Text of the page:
DON Services is looking to bring new life to a downtown building.
As part of those efforts, it wants to do the same for those struggling with addiction.
During a Friday night town hall meeting at the Central Building — the South Mercer Street facility that DON purchased earlier this year for $150,000 — program director Diane Shaffer announced plans for the creation of DON Recovery, a treatment program to be housed in the structure.
Shaffer retired after 27 years in the Lawrence County District Attorney’s office and was instrumental in the establishment of Drug Court, later renamed Treatment Court. DON Recovery, she said, will be based on the same model.
In introducing the plan, Shaffer cited, among other reports, the Lawrence County Human Services Plan for Fiscal Year 2017-28 that found that the need for drug and alcohol services continues to increase in Lawrence County. That mirrored a March 19 Community Assessment for Lawrence County report that said the county “has the 12th highest rate of overdose deaths per 100,000 people.”
The problem, though, isn’t just addiction.
Shaffer also referred to UPMC’s June 2019 Community Health Needs Assessment/Community Health Strategic Plan, which identified four significant health needs for Lawrence County. One is that “Behavior health (is) rated as highly important for the region, with an emphasis on combatting opioid and substance use.”
In addition, she cited a 2017 Substance Abuse and Mental Health Services Administration study that reported that 45 percent of those battling addiction have co-occurring mental health disorders, and that only 6.9 percent of those received both mental health and substance abuse treatment.
“With the grace of God and the work of people that are already in place, our overdose deaths have reduced in number,” Shaffer said. “But we’re still not beating the underlying issues.”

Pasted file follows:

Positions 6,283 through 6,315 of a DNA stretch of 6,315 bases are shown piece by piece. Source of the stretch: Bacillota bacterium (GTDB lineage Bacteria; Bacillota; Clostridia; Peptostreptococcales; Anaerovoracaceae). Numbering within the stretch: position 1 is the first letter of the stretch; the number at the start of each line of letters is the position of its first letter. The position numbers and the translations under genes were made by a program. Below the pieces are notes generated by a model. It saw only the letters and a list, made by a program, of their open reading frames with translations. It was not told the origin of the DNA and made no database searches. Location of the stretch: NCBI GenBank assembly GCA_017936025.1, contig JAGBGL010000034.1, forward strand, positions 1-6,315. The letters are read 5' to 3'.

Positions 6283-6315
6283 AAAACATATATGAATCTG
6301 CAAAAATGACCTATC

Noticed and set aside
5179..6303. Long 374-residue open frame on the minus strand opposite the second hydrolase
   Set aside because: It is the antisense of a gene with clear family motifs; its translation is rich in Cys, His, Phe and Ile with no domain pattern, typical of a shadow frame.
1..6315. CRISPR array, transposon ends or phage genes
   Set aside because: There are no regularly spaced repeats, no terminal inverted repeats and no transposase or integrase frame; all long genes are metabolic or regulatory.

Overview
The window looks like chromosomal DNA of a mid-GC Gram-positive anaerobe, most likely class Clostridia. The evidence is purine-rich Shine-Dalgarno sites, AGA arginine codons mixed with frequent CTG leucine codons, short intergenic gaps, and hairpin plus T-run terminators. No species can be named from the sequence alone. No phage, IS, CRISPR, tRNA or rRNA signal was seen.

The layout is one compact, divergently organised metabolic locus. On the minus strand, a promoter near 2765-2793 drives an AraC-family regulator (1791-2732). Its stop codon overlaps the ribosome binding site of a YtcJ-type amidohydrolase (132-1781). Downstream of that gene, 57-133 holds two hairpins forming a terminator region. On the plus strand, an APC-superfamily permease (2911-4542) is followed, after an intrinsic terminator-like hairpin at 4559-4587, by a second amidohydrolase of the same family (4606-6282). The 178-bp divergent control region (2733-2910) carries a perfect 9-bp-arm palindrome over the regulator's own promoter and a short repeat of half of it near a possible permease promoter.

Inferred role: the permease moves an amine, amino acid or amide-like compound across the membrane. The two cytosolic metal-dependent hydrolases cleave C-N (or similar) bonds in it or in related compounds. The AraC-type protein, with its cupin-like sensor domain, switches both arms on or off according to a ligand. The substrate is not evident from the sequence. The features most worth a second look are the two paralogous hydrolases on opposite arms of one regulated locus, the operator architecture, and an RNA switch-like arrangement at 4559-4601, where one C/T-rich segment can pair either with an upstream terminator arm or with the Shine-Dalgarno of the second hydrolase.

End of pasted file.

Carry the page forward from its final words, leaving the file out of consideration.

The answer, she said is Medically Assisted Treatment, which combines addiction and behavioral health treatment.
“In October,” Shaffer said, “there was only one treatment program that combined the addiction and mental health at the same time in the development of a treatment plan, and that’s the Lawrence County Treatment Court. Not only are there drug and alcohol professionals, but there’s mental health professionals sitting on that team.
“Unfortunately, here in Lawrence County, to get that model, you have to be facing criminal penalties. We want to bring that level of treatment to the general public.”
Shaffer noted that during her time with the court treatment program while in the DA’s office, many parents of children battling addiction came to her, asking if they could get them into the treatment program.
“We had to turn them away. We told them that unless they are charged with some type of criminal offense, we can’t provide these services to you. In denying that to the general public, we are not providing all the services that are available.”
In addition to outpatient addiction and mental health treatment, Shaffer said, DON Recovery eventually aims to get clients into individual rather than group homes, that they may learn responsibility and self-reliance; to provide credit counseling and budgeting guidance; to provide GED courses; and to use a small business incubator that is part of DON’s Central Building plans to accommodate potential plans of program graduates.
“Living drug free is the just the beginning,” Shaffer said,”to living a full and healthy life.”
Phil Bereziak, DON administrator of community resources, noted that in addition to DON Recovery Services, the Central Building already is home to the new DON Management Insurance Services, which provides various types of policies for low-income individuals. In addition, an application process is underway to develop a low-income community credit union. “That would enable us to offer mortgages, loans, lending to lower income individuals who can’t otherwise access traditional lending sources,” he said.
Bereziak noted that DON Services — now housed in the former Thaddeus Stevens School off East Washington Street — started out in the Central Building and through its purchase “will make every attempt to keep another downtown building from going dark … and stays a vibrant part of the downtown district.”